Another study by De La Prieta (2017) found that heat and vibrations given off by the horse, as well as their three-dimensional movements, can stimulate nervous structures, which is good for the patient’s development.

Yet another study, conducted by Delgado and Sanchez (2015) and published in Mediciego, found that children with autism can develop an emotional bond with horses. Riding it also gives them a sense of security that positively affects their self-esteem.

Therapy with horses can help with autism

Types of therapy with horses

Within equine assisted therapy there are different disciplines. Here are some of the most famous:

  • Therapeutic horseback riding. This means that exercises are done while the patient is sitting on the horse. It can improve balance and coordination.
  • Hippotherapy. In this type of therapy, the patient does physiotherapy exercises with and on the horse. The goal is to use the heat transferred by the horse and the rhythmic and three-dimensional movements to help the patient.
  • Equine-assisted learning (EAL). This is very popular and consists of adapting the patient to the horse and everything involved in caring for a horse. Among other things, it can increase motivation, stimulate emotional expression and improve concentration.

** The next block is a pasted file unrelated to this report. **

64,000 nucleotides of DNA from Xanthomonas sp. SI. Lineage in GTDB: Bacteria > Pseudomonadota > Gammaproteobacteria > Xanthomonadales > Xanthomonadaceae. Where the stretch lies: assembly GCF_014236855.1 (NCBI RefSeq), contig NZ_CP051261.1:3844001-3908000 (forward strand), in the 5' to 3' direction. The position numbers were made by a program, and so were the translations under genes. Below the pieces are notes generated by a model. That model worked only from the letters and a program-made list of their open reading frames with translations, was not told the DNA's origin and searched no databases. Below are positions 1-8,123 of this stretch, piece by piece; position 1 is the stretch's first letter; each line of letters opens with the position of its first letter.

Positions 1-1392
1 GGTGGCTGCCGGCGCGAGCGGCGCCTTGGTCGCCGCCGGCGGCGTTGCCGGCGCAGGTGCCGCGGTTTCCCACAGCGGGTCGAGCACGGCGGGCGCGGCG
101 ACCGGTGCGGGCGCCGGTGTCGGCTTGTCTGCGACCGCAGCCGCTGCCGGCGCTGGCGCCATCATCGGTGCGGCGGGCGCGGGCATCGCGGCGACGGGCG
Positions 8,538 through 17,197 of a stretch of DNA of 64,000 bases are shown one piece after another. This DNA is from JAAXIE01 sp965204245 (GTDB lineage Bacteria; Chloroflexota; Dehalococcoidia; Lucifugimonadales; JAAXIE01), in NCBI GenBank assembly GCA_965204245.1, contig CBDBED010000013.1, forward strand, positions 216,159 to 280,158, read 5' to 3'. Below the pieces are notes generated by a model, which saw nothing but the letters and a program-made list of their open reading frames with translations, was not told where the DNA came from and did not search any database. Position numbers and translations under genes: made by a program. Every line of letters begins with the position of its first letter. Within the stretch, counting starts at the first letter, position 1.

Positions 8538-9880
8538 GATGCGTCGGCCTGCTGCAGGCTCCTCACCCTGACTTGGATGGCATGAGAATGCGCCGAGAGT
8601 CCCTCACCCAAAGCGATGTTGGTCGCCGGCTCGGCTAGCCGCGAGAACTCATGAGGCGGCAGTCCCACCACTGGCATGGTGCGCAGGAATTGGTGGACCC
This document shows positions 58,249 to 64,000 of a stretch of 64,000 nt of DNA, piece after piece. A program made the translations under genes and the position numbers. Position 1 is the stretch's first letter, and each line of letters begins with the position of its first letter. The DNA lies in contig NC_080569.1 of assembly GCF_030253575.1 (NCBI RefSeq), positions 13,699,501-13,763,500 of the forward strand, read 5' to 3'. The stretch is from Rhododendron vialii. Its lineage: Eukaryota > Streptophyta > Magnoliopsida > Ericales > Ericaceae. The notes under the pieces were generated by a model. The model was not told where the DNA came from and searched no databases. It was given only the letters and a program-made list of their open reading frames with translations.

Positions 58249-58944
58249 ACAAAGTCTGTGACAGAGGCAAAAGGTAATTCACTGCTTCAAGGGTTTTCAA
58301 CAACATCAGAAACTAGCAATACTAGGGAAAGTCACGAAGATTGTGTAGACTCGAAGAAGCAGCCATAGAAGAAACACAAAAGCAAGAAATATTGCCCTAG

• Adaptive riding. For people with various functional disorders who are already riding horses. The goal is to adapt the sport to the needs of the patient.

In short, equine assisted therapy is a therapeutic tool with undeniable benefits. It is a great alternative therapy for children with autism and other pathologies or conditions.

It is also great for adults as the variety of disciplines makes it suitable for people with all kinds of problems. The person guiding the patient during his therapy should always be a qualified and accredited professional. In most cases this is a specialized physiotherapist.